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PostPosted: April 10th, 2017, 3:52 pm 
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Joined: February 19th, 2017, 9:43 am
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Roscoe Primrose wrote:
SoundMods wrote:
The problem here is that Paul's device(s) has quad op-amps in a dual-inline-plug (DIP) format. The DIP format, even though it has the same pin-out as the surface-mounted devices, is much larger.


Adapters are available that you can solder the SMD to so it'll plug into the DIP socket....

Roscoe


True, I've done a lot of that. I have a lot of single and dual op amps that are either DIP or on DIP carriers. I may have some that are SIOP and not on DIP carriers. If you're looking for something let me know.


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PostPosted: April 10th, 2017, 6:38 pm 
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Location: Parkville, Maryland
That's cool! I guess there are adapters for everything.

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Walt


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PostPosted: April 10th, 2017, 7:07 pm 
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If anyone needs to borrow it, I have a Black Jack Solder Werks hot air reflow station that will do a good job with surface mount devices. Here is a link:

https://www.circuitspecialists.com/bk4050.html

Instead of regular solder you use a solder paste like Zephpaste. Here is a link for that:

http://www.zeph.com/zephpaste.htm

Using a soldering iron even with a very small tip can lead to bridges across the leads. The paste comes in a syringe and you lay a very small bead across the leads. When the reflow tip heats it up with air, it wicks between the leads and the board with no bridges across the leads.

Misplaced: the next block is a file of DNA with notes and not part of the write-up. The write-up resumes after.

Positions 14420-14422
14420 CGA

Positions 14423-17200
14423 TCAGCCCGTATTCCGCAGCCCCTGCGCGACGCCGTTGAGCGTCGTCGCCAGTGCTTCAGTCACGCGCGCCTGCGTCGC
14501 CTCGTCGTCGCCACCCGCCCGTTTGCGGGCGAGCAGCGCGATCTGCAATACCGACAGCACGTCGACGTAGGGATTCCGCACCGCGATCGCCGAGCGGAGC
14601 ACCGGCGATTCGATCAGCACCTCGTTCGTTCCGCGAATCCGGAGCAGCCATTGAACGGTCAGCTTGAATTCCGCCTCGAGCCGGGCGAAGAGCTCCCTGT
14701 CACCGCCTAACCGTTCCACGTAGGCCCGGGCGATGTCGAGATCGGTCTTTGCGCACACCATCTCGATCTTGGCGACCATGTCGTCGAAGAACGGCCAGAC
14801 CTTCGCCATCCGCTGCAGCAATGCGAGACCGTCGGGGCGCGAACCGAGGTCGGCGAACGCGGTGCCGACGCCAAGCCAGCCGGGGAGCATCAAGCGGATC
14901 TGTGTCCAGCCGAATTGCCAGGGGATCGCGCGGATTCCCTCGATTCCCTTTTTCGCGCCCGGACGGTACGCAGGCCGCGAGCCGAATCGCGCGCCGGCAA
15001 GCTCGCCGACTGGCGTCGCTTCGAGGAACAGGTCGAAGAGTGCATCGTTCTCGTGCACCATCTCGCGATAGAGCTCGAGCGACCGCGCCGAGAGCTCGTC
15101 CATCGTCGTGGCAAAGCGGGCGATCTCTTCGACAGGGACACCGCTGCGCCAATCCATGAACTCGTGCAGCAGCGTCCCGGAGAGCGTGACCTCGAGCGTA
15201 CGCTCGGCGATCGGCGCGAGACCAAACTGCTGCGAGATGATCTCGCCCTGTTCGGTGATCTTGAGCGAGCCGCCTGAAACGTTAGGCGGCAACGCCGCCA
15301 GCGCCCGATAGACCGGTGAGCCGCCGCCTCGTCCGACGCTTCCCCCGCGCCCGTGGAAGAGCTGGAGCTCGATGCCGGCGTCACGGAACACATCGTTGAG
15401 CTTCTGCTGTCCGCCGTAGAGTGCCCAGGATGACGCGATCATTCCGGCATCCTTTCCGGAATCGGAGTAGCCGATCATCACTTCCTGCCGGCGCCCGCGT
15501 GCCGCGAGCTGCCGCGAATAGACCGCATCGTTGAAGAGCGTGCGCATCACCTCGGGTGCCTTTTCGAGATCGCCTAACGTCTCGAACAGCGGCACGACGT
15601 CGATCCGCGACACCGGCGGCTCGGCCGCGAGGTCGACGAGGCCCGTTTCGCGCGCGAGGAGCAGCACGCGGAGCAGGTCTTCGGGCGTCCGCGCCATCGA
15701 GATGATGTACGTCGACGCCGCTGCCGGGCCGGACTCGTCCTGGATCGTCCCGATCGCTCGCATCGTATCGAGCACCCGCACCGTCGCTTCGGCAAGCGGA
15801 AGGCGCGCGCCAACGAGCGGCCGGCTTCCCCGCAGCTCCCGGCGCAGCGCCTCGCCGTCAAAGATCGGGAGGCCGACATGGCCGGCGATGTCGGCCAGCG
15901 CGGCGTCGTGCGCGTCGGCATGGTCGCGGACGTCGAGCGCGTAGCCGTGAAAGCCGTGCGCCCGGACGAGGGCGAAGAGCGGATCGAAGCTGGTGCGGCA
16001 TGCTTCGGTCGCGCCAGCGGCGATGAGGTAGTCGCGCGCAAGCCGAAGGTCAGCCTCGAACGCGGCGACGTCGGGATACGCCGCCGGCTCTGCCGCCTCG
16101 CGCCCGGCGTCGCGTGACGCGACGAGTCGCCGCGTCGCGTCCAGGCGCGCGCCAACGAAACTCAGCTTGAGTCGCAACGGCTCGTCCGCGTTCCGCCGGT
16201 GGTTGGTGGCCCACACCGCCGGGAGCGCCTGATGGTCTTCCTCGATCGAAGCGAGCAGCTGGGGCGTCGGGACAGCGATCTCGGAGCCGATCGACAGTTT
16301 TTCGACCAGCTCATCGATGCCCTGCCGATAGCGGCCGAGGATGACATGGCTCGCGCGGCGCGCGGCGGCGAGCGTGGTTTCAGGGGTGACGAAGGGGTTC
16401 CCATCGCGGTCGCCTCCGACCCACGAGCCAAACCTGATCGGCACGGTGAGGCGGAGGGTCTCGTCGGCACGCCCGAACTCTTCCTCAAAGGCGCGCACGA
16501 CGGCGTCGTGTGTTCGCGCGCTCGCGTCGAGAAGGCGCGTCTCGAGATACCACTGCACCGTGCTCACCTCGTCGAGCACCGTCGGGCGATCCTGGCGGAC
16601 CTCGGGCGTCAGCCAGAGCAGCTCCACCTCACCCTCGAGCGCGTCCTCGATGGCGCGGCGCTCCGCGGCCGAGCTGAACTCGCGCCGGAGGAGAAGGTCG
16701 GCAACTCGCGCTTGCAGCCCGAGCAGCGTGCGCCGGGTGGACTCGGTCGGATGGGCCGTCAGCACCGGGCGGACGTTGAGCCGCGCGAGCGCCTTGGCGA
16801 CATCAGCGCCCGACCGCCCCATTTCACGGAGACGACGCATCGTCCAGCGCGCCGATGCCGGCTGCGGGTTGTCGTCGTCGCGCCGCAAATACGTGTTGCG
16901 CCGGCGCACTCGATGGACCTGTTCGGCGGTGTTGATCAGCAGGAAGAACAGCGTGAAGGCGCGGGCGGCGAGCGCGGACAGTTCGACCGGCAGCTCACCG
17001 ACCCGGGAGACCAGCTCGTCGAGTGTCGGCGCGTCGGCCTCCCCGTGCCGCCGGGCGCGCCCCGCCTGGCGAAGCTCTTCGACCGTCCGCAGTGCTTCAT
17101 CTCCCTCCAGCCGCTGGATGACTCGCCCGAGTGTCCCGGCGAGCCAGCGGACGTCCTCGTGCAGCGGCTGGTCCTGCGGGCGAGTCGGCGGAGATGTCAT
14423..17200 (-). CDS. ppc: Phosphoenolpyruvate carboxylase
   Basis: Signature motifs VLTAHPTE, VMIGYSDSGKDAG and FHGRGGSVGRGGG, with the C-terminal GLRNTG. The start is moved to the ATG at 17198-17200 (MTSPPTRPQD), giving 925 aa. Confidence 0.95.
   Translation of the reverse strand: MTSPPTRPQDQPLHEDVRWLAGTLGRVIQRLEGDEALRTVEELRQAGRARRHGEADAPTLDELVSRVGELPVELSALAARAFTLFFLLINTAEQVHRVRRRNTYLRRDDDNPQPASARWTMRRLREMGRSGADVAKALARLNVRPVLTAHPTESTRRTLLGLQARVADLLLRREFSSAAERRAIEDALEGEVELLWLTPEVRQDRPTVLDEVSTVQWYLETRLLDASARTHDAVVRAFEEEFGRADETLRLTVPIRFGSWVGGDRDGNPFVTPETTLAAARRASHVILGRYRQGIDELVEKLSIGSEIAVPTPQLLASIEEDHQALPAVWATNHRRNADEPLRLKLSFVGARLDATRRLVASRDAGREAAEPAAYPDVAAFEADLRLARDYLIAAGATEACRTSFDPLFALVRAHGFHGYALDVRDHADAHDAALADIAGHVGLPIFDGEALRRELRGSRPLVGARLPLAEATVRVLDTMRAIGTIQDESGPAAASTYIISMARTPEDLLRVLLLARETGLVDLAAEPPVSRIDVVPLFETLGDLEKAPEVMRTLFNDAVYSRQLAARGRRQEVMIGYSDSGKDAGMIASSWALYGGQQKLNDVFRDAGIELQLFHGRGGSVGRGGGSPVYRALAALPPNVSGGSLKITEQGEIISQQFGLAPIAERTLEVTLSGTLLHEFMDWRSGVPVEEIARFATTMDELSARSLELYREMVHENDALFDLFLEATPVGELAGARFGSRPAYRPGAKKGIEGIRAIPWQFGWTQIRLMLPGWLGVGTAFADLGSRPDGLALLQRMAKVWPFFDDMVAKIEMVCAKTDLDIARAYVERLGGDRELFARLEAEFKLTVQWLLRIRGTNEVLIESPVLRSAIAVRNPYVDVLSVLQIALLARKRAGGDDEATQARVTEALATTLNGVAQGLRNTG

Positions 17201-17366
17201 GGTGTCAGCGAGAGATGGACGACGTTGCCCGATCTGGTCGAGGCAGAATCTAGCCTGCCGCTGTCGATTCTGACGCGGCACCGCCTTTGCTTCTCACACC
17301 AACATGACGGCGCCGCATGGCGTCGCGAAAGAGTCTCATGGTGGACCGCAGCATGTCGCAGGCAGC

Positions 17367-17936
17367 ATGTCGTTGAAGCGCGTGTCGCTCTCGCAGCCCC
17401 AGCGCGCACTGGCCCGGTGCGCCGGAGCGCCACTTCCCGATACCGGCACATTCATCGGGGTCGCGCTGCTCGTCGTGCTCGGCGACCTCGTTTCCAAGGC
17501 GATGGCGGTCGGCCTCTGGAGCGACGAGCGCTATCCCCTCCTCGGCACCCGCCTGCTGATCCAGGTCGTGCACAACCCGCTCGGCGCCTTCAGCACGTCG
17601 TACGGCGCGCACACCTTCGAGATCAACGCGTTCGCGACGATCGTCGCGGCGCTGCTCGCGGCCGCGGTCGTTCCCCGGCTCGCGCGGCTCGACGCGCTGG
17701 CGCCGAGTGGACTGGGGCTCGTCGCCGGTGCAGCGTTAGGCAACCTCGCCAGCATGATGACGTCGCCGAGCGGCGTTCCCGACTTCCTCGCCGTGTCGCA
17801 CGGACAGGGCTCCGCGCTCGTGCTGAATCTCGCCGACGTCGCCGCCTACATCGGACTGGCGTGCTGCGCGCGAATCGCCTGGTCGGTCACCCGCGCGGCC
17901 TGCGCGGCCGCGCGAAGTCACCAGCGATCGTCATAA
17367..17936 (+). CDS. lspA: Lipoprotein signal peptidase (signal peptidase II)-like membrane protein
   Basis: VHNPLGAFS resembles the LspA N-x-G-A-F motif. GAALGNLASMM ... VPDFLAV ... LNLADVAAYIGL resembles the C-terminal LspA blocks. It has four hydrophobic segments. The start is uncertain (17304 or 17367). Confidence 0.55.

Tom


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PostPosted: April 11th, 2017, 6:57 pm 
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Joined: March 1st, 2013, 11:12 am
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I've used the adapters from "Brown Dog" with great success. Also there are tutorials on Youtube about soldering surface mount stuff with a regular soldering iron. The secret is to put flux on the pins, place the part and tack one of the pins so the part won't move and then solder all of the pins on one side at once by laying the solder across all of the pins and swiping the iron across it away from the part. It works really well. I have just done little parts but on the videos there are people soldering huge parts using the same technique. I haven't had to do enough surface mount parts to invest in any equipment for them. I actually hate the little things. :D

Charlie


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PostPosted: April 11th, 2017, 6:59 pm 
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Soldering SMD with a regular (small, temperature controlled) iron isn't that bad, especially if you use the same paste you'd use with a rework station...

Roscoe


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PostPosted: April 11th, 2017, 8:27 pm 
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Joined: January 15th, 2015, 7:19 am
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Location: Baltimore MD
I need to get some of this paste stuff. What I have always done is using a temp controlled iron with a tiny point melt a tiny blob of solder on one pad, then stick the component down with the iron, then with component stuck in place it's easy to hit the other pad/pads with iron and solder. I have sometimes used forsepts to hold parts down, or any other thing I can find that works.
The first few times were scary, nervous, tedious events, now it's a fun challenge


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PostPosted: April 11th, 2017, 9:02 pm 
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Joined: March 1st, 2013, 11:12 am
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That's what I used to do before I saw the Youtube videos, a much harder way to do it. Small diameter solder works really well soldering all the pins at once, try it. The challenge just goes away. I didn't like the challenge part as to many of those parts were expensive and I ruined more than one. John Dahlman told me once he just glued the things down before soldering them, not a bad idea.

Charlie


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